Print version ISSN 0256-9574
SAMJ, S. Afr. med. j. vol.101 no.12 Cape Town Dec. 2011
Walter Beck (1926 - 2011)
Professor Walter Beck, who died in August this year, was one of the pioneers of the specialty of cardiology in this country. Born in 1926, he was educated at Stellenbosch Boys High School and graduated BSc at Stellenbosch University in 1945. He subsequently completed his MSc, MB ChB, and MMed at UCT. After internship and registrar training at Groote Schuur Hospital he spent two years as a registrar in cardiology at the Brompton Hospital in London and was successful in the examination for the MRCP. This was followed by a 2-year fellowship in physiology at the Mayo Clinic. He returned to join the Cardiac Clinic at UCT and Groote Schuur Hospital as a research bursar in 1959 and was appointed as a specialist physician and deputy director of the Cardiac Clinic in 1961. He was head of the Cardiac Clinic from 1972 until his retirement in 1986. He was elected to Fellowship of the American College of Cardiology in 1969 and the Royal College of Physicians in 1972.
Walter Beck was an outstanding clinician with superb skills and encyclopaedic knowledge, who revelled in the intellectual challenge of evaluating complex congenital and acquired heart disease using clinical examination coupled with the chest radiograph and ECG. He was one of the last master cardiologists completely comfortable with the evaluation of congenital and acquired heart disease. When he did make mistakes, which were infrequent, he would critically re-evaluate the reason for the error. He was a skilful and accomplished operator in the cardiac catheterisation laboratory and an expert in interpretation of haemodynamics, angiography, oxygen saturations and dye-dilution curves.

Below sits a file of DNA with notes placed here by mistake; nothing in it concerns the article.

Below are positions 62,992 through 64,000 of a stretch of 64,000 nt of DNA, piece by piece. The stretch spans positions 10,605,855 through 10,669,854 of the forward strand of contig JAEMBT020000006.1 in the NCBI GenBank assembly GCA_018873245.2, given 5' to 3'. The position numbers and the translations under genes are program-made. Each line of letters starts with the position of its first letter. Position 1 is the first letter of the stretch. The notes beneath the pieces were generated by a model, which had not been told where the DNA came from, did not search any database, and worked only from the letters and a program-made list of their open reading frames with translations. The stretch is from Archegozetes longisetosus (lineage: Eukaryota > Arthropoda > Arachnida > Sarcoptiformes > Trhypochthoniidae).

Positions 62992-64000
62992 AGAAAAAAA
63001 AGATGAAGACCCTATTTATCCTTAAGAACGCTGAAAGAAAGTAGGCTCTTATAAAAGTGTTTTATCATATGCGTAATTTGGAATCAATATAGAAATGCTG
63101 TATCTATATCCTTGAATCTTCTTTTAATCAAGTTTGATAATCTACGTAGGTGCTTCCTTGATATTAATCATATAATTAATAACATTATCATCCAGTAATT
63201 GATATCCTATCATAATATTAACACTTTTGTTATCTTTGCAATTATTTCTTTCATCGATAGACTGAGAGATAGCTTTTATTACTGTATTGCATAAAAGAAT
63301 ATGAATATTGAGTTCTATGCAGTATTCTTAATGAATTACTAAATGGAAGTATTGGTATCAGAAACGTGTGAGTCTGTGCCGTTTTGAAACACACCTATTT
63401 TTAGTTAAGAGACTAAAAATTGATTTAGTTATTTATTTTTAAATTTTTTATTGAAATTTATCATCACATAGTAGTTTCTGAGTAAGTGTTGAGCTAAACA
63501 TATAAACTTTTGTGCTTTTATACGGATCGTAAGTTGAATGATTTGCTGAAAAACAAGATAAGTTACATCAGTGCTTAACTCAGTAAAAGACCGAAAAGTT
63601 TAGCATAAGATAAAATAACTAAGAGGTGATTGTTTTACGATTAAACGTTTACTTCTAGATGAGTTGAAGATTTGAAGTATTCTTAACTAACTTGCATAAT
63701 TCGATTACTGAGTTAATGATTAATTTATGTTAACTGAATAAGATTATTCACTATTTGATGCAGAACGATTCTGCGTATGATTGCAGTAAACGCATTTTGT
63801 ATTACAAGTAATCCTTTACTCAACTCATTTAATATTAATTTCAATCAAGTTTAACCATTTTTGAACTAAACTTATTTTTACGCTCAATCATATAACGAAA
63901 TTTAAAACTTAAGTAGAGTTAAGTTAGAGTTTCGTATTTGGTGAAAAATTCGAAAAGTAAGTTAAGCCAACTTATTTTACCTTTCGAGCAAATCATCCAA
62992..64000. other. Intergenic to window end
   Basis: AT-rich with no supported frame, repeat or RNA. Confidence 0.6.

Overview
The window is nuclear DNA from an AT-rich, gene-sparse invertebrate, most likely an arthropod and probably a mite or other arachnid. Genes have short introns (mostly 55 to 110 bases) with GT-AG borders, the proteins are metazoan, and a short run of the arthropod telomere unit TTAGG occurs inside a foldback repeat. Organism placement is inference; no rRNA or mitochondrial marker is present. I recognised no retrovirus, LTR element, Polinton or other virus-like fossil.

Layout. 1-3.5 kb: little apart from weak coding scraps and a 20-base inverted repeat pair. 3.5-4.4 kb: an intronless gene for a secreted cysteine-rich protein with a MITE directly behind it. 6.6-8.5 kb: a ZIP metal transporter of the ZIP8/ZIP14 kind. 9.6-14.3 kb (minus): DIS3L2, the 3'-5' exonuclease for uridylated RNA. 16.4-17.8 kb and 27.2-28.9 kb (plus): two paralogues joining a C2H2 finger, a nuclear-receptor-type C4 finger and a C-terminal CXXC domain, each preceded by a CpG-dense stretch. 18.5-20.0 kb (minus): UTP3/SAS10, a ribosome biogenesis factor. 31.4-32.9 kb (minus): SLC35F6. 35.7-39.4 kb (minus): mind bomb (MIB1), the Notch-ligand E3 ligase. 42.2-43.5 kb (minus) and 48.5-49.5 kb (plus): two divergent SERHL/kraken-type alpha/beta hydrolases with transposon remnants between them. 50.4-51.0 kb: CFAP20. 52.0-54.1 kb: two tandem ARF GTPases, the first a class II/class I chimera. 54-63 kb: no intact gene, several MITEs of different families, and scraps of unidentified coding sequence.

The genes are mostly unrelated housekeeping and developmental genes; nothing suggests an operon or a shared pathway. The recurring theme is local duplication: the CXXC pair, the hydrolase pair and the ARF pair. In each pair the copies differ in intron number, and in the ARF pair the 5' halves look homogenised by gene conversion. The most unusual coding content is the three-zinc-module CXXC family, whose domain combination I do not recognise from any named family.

He made original observations and published extensively in the international literature in many areas of cardiology, including congenital heart disease, the evaluation and surgical correction of valvular heart disease, and cardiac physiology. He was closely involved with the pre - and post-operative evaluations of the first heart transplant recipients and the first descriptions of these in the literature.
He was a gifted teacher, both at the bedside and in the catheterisation laboratory, his ward rounds were popular and his elucidation of complex haemodynamic principles (literally on the back of a cigarette box) was legendary. His comprehensive knowledge of cardiology and cardiac physiology allowed him to render the most complex of issues readily understandable. He trained a generation of cardiologists, many of whom went on to distinguished careers in academic and private practice in South Africa and abroad.
Outside of medicine his interests were broad, including Cape Dutch furniture, Chinese ceramics, vintage cars, motor cycling and wind-surfing. Ever the teacher, he introduced his junior consultants to windsurfing.